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Small SC wildly succeeded at making voice heard

By Bruce Smith

Associated Press

Published: Saturday, Jan. 21 2012 12:21 p.m. MST

A supporter of Republican presidential candidate former Massachusetts Gov. Mitt Romney displays a sign during a rain storm before campaign stops by two Republican presidential candidates, Romney and former House Speaker Newt Gingrich, at Tommy’s Country Ham House in Greenville, S.C., Saturday, Jan. 21, 2012, South Carolina's Republican primary election day.

Matt Rourke, Associated Press

CHARLESTON, S.C. — South Carolina Republicans established their presidential primary more than three decades ago as way to raise the state's national political profile. They succeeded wildly.

Ever since 1980, when Ronald Reagan won, every candidate who has won the GOP primary in this Southern state of fewer than 5 million has gone on to claim the Republican presidential nomination. State party officials are fond of saying the road to the White House passes straight through South Carolina.

Harry Dent, the late South Carolinian who engineered Richard Nixon's 1968 Southern strategy of appealing to Southern conservatives, and Dan Ross, the late state GOP chairman, are generally credited with planting the seeds for the primary.

Former Gov. James B. Edwards, who in the 1970s was the first GOP governor of the state in modern times, says no one at the time thought the presidential primary would morph into what it has become today bringing all the major GOP candidates to crisscross the state with hundreds of reporters in tow.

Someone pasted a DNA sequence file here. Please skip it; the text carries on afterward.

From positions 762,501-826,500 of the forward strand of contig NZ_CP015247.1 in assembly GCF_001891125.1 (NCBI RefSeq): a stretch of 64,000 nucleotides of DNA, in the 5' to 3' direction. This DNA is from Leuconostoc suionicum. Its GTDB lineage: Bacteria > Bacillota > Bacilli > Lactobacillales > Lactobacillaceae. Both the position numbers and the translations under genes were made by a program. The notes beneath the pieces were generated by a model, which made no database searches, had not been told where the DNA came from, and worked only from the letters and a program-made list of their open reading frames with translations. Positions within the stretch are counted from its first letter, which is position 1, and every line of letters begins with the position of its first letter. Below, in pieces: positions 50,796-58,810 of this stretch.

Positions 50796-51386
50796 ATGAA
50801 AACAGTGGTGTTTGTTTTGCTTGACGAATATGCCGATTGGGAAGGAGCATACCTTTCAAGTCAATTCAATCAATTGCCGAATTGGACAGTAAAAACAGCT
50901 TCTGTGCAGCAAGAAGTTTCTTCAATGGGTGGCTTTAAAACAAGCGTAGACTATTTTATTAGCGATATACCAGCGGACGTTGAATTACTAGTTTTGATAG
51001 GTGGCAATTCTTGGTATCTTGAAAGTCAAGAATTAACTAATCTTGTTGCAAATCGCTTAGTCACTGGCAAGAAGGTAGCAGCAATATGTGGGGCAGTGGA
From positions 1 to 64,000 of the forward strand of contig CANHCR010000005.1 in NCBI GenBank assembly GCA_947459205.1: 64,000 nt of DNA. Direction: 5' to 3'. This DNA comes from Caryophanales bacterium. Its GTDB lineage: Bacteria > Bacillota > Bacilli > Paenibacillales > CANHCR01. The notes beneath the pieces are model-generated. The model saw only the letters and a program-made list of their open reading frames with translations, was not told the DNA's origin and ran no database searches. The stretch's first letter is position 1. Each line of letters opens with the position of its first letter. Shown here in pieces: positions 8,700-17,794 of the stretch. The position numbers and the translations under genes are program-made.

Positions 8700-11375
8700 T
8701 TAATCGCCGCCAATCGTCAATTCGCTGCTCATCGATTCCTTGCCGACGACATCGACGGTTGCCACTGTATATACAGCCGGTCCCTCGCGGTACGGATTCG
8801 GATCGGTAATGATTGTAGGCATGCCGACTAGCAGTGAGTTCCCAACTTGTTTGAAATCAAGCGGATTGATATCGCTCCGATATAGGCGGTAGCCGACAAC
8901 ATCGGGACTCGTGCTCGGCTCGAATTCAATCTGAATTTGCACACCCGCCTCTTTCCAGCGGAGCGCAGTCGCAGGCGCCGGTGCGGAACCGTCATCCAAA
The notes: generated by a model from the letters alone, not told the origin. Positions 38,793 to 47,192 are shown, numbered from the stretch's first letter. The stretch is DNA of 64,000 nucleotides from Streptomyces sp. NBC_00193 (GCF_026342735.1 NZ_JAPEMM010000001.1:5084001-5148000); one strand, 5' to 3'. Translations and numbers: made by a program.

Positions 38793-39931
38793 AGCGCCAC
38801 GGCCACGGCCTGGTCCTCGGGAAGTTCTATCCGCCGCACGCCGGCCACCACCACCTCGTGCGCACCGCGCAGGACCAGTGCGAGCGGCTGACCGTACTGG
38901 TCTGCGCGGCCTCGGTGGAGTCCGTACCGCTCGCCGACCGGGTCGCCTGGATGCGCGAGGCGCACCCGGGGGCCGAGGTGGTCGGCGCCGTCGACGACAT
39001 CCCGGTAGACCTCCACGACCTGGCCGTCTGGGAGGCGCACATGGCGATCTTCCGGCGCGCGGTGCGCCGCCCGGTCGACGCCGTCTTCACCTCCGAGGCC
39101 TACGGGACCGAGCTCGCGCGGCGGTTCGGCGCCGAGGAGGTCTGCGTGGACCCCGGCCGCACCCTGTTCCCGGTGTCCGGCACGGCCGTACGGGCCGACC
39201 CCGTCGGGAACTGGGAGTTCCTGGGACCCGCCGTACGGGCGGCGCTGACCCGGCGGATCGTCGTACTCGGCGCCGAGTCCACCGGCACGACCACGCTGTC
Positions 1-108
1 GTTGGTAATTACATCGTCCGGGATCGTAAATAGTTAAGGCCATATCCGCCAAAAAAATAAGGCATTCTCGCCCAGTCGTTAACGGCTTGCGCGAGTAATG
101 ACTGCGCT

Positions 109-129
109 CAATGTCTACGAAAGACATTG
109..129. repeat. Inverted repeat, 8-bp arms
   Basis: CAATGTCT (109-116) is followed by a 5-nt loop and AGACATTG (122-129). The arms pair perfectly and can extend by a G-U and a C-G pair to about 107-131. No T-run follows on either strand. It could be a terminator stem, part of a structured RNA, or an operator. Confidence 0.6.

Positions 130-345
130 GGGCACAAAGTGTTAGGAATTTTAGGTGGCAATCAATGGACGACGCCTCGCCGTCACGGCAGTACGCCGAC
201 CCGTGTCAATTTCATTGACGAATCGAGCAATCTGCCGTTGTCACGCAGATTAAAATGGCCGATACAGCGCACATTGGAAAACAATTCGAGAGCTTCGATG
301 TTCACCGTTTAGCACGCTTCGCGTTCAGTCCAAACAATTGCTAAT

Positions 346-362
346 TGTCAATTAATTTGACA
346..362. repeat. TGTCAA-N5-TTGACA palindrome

"I wasn't that foresighted and I don't know that anybody else was or not. I doubt it," said Edwards, who is now 84.

South Carolina is a different battleground from the corn fields of Iowa and predominantly white New Hampshire. The state is poorer, more conservative and has a population that is 28 percent black. Voters don't register by parties so Democrats and independents enter the mix in the primary.

The state has also proven a second-chance for candidates who have stumbled in earlier contests with their different constituencies.

In the GOP primary in 2000, Texas Gov. George W. Bush beat Sen. John McCain of Arizona after he was upset by McCain in New Hampshire. Four years ago, it was McCain who capped a comeback following a dismal showing in Iowa with a win in New Hampshire and another in South Carolina.

Republican state Sen. John Courson, elected to the Senate in 1984, was a Reagan delegate in 1976 when Reagan lost the nomination to President Gerald Ford. Reagan supporters wanted a primary in 1980 because they believed Reagan would fare better against former Texas Gov. John Connally in an open primary than in a traditional nominating convention.

Courson said two elements have helped to make the primary a success: It's always been the first in the South and has always been held on a Saturday, which party leaders knew would bring conservative Democrats to the polls.

"We had to be the first-in-the-South primary. If any other Southern large state, like Texas or Florida, were before us, we would not see the candidates," he said.

What is lost with all the candidates trooping through is that the primary also helped build the modern Republican Party in South Carolina. Until 2008, the party ran the primary using volunteers. Now it's the job of the State Election Commission.

Getting volunteers involved was central to building the GOP.

"If you start working with the party and working at the polls and organizing the primary, that gives you the stimulus to be a real party," Edwards said.

Much of the proof is in the office-holding.

In 1980, when the GOP presidential primary was established, only 23 of the 170 South Carolina state lawmakers and one of the nine statewide office-holders were Republican. Today, there are 103 GOP lawmakers and the party holds all nine statewide offices.

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